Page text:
Can Abbas and Sharon Succeed?

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ALADIN ABDEL NABY / REUTERS

WARMER RELATIONS? Abbas and Sharon at Sharm el-Sheikh

Longtime observers of the Middle East could be forgiven for experiencing a moment of déjà vu in the spectacle of Ariel Sharon and Mahmoud Abbas declaring an end to hostilities in an Arab Red Sea port on Tuesday. The Sharm el-Sheik summit repeated many of the themes echoed by the two men when they met 18 months ago at the Jordanian port of Aqaba, and the resulting truce, was, then as now, hailed as a new beginning. That deal collapsed within weeks, and many of the factors that contributed to its demise have not been fundamentally altered. To be sure, Yasser Arafat, blamed by the U.S. and Israel for sabotaging the peace effort, has gone. But that hasn't narrowed the chasm between the two sides on such fundamental questions as where to draw borders, the status of Jerusalem, and more immediately the future of Israeli settlements and the seperation fence, and even steps required to sustain a truce. The reason? The basis of Abbas’s truce declaration was not a new commitment by the Palestinian security services to wage war on militant groups like Hamas and the Al-Aqsa Martyr’s Brigade, but a voluntary truce or “hudna” adopted by those groups in exchange for Israel agreeing to end attacks on their leaders, ease conditions in Palestinian territories and free Palestinian prisoners from Israeli jails.

Sharon, of course, insists he has no intention of dealing with the likes of Hamas and the al-Aqsa Brigades, and insists that if Abbas is serious about reviving the U.S.-backed “roadmap” to peace his first priority will be to systematically disarm and dismantle the organizational infrastructure that would allow those groups to return to arms should the “hudna” fail. Having voluntarily embraced a ceasefire, Hamas, Islamic Jihad and the Al Aqsa brigades have made clear they have no intention of disarming — and Israeli security officials warn against accepting an arrangement that simply allows them breathing space. But Abbas has already made clear that while he can deploy his security forces to police an agreed cease-fire, he has neither the capacity nor the intention of waging war on those groups.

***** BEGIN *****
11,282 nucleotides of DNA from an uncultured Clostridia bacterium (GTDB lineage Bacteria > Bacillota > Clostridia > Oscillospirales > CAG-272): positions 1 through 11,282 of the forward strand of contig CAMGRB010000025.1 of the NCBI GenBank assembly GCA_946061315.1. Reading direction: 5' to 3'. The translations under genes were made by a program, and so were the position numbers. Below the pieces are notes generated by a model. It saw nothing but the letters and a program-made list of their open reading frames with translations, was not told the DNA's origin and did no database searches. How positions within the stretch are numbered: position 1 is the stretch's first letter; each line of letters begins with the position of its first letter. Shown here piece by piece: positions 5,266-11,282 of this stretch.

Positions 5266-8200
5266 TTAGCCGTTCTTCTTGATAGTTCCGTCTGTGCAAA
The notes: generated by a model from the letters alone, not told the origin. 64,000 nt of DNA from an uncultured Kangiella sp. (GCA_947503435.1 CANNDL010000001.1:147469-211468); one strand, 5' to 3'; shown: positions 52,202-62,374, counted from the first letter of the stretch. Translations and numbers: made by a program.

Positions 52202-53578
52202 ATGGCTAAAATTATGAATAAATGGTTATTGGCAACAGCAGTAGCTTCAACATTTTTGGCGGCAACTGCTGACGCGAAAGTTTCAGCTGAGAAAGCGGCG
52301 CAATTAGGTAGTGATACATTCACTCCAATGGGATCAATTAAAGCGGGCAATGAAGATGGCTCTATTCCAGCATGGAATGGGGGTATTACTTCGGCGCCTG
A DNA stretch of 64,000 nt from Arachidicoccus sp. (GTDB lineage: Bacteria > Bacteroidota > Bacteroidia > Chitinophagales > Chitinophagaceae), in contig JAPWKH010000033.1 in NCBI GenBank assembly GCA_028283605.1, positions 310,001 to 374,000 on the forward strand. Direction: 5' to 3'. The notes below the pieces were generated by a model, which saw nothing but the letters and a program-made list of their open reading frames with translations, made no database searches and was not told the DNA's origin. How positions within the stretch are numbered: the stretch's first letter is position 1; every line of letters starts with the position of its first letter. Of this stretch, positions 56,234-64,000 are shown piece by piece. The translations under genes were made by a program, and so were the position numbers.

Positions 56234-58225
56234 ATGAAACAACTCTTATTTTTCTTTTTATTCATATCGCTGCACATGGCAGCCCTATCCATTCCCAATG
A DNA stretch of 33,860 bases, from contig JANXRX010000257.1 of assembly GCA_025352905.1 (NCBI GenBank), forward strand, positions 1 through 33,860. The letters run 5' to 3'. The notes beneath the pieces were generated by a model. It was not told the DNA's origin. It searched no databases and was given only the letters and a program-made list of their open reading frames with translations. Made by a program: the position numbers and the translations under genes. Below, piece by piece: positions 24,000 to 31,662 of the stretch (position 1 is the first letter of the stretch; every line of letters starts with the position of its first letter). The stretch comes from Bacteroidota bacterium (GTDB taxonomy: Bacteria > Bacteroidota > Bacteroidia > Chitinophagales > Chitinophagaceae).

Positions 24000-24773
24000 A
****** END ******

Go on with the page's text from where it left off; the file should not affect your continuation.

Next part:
Abbas’s political debt

Mahmoud Abbas owes his presidency in no small part to the backing of the al-Aqsa Martyr’s Brigade, who facilitated his election by persuading the more popular imprisoned Fatah leader Marwan Barghouti to withdraw from the race. (The most authoritative Palestinian polls suggest Barghouti would have beaten Abbas by four percentage points.) Many of their grassroots members are also the rank-and-file of Abbas’s uniformed Palestinian security services, on whom he would have to rely in any crackdown. Hamas, meanwhile, has moved into the mainstream of Palestinian politics, and in recent municipal elections in Gaza its candidates handily thrashed those of Abbas’s own Fatah movement. While Abbas was certainly democratically elected, his mandate comes as much from the Al Aqsa Brigades as from supporters of his own view that the armed intifada has been a self-inflicted catastrophe for Palestinian national interests.

Abbas sees a consensus with the militants over a ceasefire and a return to talks as the only viable way of restarting the moribund negotiation process towards a Palestinian state. The militants are playing along, at least for now, but reserving the right to resume attacks on Israel should the truce break down.